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Forums >> General Discussion >> Revit ROI >> Setting up Revit

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Wed, Feb 6, 2008 at 3:29:50 PM | Setting up Revit




Joined: Tue, Sep 16, 2003
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I am a longtime revit user (since version 3) assisting a non-revit architect with set up & training in RAC 08

Question...Do ya think he really needs to buy the local resalers offering of tech support? they are asking $700 for my opinion should be included with the price of the software...I have often found that technical questions are best answered by other users on augi or revitcity...I am also recommending against the $1095 for 3 day fundamentals class. Nothing that can't be learned doing the tutorials. Has anybody opted for a similar arrangement, Do you wish you had bought the training and support???

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Thu, Feb 7, 2008 at 5:10:11 AM | Setting up Revit




Joined: Fri, May 13, 2005
61 Posts
3 Stars: 5 Votes

That will depand on you, since you have been using Revit for long time, i assume you are a Revit guru already. The $700 for tech suppport is fine, becuase that could be your insurance or a "communication fee" to Autodesk, while a very difficult tech queston come up.

However, the 3 days fundamental class, I think you can save the money, perhaps that would be your good chance to ask for a pay rise.

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Thu, Feb 7, 2008 at 12:04:28 PM | Setting up Revit




Joined: Tue, Aug 2, 2005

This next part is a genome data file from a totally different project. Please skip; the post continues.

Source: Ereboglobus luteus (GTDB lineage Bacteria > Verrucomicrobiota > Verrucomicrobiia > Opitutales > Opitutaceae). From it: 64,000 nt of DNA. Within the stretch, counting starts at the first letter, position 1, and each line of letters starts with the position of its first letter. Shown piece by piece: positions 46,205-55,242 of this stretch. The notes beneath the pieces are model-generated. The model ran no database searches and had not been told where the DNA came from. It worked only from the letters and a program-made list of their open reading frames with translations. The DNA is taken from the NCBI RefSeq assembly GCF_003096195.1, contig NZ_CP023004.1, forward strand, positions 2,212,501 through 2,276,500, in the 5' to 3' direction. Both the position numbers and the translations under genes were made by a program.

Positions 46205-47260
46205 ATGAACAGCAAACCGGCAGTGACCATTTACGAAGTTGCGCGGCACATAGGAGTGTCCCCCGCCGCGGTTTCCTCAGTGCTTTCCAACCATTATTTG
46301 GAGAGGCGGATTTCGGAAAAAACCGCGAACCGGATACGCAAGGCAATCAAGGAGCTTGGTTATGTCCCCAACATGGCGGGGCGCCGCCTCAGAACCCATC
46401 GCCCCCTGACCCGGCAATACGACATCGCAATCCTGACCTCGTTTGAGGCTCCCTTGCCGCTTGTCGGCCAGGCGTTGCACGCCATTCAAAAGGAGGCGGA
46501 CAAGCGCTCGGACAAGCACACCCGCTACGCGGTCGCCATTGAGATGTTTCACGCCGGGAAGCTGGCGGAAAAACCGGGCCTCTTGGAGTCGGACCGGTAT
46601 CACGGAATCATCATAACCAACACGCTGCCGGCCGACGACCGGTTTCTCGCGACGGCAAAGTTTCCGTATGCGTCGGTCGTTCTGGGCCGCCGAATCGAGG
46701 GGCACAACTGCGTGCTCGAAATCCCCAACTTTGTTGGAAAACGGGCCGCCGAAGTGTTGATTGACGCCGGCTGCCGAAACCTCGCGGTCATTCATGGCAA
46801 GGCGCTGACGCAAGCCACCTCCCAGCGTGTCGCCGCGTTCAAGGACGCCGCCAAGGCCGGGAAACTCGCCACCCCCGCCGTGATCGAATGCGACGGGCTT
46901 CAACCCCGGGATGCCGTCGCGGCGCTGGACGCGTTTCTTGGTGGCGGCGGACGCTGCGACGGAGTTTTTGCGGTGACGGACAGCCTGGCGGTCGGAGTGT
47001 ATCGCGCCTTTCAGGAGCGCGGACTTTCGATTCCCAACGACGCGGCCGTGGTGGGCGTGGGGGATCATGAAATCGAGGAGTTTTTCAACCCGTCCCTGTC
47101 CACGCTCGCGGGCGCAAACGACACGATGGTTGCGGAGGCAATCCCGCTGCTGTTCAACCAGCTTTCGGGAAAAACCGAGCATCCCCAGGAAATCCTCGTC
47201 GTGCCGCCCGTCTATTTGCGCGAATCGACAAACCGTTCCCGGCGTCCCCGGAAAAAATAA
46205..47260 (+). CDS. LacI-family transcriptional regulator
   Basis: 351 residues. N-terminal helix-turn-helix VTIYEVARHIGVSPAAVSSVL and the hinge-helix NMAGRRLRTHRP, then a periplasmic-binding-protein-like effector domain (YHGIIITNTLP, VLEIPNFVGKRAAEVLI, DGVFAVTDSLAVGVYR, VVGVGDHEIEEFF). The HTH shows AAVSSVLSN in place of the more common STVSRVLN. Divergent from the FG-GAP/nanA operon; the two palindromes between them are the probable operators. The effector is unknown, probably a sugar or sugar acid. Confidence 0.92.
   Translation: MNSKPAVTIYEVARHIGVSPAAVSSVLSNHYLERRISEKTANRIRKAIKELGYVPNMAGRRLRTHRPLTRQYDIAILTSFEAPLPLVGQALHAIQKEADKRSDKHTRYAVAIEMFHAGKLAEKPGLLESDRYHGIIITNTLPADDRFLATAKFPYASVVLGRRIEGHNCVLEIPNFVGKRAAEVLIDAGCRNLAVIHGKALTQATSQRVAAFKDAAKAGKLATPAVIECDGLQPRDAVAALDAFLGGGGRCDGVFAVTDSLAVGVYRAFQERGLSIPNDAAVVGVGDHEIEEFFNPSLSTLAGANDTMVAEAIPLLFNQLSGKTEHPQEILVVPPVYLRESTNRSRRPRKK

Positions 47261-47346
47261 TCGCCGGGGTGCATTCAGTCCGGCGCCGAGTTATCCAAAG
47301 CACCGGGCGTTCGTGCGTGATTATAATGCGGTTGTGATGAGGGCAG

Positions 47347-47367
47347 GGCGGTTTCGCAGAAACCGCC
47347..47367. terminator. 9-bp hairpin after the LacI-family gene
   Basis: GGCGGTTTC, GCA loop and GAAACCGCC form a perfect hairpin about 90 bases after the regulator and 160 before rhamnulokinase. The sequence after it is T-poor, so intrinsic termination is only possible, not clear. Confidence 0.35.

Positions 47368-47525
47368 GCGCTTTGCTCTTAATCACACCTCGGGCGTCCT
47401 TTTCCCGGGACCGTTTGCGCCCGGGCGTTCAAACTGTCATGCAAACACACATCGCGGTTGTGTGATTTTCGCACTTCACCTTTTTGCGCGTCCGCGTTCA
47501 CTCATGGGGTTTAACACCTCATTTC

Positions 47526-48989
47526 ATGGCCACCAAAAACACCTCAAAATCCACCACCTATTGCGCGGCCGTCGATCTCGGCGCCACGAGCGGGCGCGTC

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I learned Revit from the tutorials and later on I got the training books, I had missed a lot of info that is not in the tutorials. But then if your guy has you, and you have been working on Revit since a long time he shouldn't need the training from the reseller, that is what you are there for ????? the tech support contract  hmmmmm, if they have the software on subscribtion they have the direct link to Autodesk ???? just my 2 cents Smile

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Wed, Mar 26, 2008 at 12:40:32 PM | Setting up Revit




Joined: Mon, Oct 15, 2007
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unless you have given a training course before and have all the materilas to give a class $1100 for 3 days is ok. How long will it take you to prepare the course and then also there is they 3 days that you have to spend giving the course, in total you could spend 6-8 days in total, i bet your boss could bill your time at more than that, support form your reseller, well that depends on how good there staff are.

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Wed, Mar 26, 2008 at 12:41:28 PM | Setting up Revit




Joined: Mon, Oct 15, 2007
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also handing a book to someone and asking them to learn themselves is qarenteed to lead to failure

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Thu, Jun 12, 2008 at 11:01:43 AM | Setting up Revit




Joined: Tue, Jun 10, 2008
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I work for a medium sized construction company and I do all the design work in our office. I was asked to look into Revit. We are one of the first in my area to use it so I had no one to lean on to learn Revit. I received the training version and went throught the tutorial.

I insisted on the fundamentals training. I found that to be extremely helpful. You can go through all the tutorials that come with the software but that would take longer than the 3 days of the course, especially if you still have to do your everyday work. It forces your employer to account for you not being there for the duration of the course. If you are at the office they make you work and it takes away from going through the tutorials.